Thursday, February 2, 2012
22.5° here on the mountain this morning with a 4 mph breeze and a slow-to-start sunrise above Peacham Pond. There's a while left before the sun really gets going and the weatherman says expect to see lots of gray clouds by 7:30. It's Groundhog Day too and that's a different story as the very few woodchucks we have around here are fast asleep and not thinking at all about any media hype with guys wearing protective, bite-proof gloves and stovepipe hats and yanking their round, buggy eyed brethren out of sleep for the cameras. I'm sure you've seen this courageous behavior before.
The news has been all politics but my horticulture trade magazines spend January trying to project what the summer will bring. Gail and I read the forecasts in various journals and then spend a little time researching weather forecasts from continents far away. We usually do quite well with the forecasts and less well with the outcomes. Last summer was the worst.
I just read a brief and also general economic view in Nursery Management Magazine. There are clearly some positives from a government perspective but I'm not seeing it in Vermont. I stopped last night for gas and it was at $3.59.9 for Unleaded. A year ago yesterday the national average was $3.10, a month ago it was $3.26, yesterday it was $3.42 nationally but just the same I pumped in $85 to get to "F". A warm winter so far has kept heating oil costs under $4.00 a gallon here, and all the costs associated with running the winter sports industry in the east that consumes a lot of energy has flattened due to lack of snow. Internationally there are big and little challenges. China is gobbling a bunch of oil, Israel is short on natural gas as it's in between fields with one almost out and another half a year away from coming on line. The list goes on but it all impacts on US prices. What that means to horticultural endeavors is that sales will repeat 2011 at best and food sales will continue to rise with diesel prices.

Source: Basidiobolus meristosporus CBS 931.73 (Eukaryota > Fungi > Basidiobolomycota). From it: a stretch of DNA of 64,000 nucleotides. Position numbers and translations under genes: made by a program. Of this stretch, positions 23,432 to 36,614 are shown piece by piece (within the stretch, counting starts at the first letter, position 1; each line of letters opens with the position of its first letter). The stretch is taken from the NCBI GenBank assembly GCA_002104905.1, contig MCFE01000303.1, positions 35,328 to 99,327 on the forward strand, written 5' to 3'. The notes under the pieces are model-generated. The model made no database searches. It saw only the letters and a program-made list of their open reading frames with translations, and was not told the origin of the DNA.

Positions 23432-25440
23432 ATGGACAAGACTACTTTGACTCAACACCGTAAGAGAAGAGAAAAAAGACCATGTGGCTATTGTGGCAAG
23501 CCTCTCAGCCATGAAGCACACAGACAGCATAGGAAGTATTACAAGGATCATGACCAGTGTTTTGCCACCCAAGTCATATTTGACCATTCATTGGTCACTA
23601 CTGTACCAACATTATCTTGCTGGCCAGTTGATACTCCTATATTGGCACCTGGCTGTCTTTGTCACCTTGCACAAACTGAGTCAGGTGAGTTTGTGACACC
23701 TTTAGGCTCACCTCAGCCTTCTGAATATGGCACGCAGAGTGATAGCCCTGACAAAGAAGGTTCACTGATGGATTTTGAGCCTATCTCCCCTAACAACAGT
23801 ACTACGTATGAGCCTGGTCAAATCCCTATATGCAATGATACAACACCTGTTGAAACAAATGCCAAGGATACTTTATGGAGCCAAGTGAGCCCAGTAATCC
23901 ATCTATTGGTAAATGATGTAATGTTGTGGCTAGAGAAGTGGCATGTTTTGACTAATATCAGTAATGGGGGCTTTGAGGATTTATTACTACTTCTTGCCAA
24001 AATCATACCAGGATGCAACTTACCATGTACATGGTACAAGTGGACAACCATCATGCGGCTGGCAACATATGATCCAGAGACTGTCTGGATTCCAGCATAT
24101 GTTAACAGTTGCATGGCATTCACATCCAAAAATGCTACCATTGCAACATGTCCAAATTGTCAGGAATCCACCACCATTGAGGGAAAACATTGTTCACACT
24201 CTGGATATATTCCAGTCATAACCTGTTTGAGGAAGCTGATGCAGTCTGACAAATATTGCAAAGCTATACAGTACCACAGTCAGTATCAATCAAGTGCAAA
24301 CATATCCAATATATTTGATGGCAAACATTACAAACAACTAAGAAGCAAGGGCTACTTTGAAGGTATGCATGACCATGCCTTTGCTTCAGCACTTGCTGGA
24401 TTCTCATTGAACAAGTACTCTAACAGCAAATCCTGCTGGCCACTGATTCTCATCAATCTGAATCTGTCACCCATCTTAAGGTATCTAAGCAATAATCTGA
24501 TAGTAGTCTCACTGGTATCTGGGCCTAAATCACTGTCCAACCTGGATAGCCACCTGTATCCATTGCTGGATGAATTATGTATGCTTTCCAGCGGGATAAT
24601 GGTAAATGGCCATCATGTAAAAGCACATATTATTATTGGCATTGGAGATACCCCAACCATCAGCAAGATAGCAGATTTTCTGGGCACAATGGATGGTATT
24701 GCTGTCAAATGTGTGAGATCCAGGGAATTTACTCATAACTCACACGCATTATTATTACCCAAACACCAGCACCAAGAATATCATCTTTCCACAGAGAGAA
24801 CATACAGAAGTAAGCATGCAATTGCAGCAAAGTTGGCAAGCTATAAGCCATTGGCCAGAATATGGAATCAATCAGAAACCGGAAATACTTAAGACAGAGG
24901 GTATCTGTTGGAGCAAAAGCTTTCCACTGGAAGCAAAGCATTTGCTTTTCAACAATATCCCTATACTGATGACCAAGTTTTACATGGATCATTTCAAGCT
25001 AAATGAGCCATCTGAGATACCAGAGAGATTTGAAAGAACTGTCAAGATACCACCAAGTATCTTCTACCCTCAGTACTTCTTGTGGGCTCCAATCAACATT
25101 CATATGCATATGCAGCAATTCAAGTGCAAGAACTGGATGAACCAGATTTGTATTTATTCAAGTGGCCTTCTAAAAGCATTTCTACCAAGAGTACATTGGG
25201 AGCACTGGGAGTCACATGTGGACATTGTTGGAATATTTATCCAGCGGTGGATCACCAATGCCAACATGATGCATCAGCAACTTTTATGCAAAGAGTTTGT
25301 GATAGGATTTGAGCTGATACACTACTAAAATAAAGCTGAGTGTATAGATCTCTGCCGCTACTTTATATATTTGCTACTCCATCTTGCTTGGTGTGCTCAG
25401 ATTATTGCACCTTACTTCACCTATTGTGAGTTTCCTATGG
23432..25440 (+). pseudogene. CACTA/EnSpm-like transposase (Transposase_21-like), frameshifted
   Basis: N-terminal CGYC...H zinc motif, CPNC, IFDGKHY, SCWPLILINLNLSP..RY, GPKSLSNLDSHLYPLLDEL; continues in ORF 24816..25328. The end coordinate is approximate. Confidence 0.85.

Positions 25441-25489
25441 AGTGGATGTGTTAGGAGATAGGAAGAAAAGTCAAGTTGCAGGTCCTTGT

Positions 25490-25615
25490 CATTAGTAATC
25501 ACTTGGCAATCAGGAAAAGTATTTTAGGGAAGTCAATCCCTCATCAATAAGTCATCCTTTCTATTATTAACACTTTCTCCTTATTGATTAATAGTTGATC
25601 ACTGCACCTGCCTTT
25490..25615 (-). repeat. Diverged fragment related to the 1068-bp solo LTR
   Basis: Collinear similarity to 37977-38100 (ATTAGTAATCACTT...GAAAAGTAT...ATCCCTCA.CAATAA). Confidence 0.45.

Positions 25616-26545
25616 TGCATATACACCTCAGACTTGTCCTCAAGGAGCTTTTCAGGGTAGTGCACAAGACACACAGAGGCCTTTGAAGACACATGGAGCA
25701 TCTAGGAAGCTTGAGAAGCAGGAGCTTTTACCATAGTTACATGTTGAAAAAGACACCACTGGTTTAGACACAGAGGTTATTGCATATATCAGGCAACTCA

We can preach "Buy Local" and we should as that effort is beginning to show more merit to buyers. The problem is getting people to change behaviors and think more about what they are doing. Yesterday in a grocery store I noticed large packages of flowers and pussy willows for sale for 3 packages for $15. It costs us $3. 95 a package equivalent just to grow those so by the time you account for harvest, packaging, delivery or waste/non-sale you almost have the store's sale price in costs. Not a good thing. As you shop, continue to learn about local resources and buy locally whenever you can. Be kind and don't ask for a discount before you start shopping.
Writing from the mountain above Peacham Pond where blue jays scold me repeatedly for empty feeders as mourning doves compete with red squirrels for the leftovers on the ground. Gotta scoot, hungry birds beckon.
The Vermont Gardener
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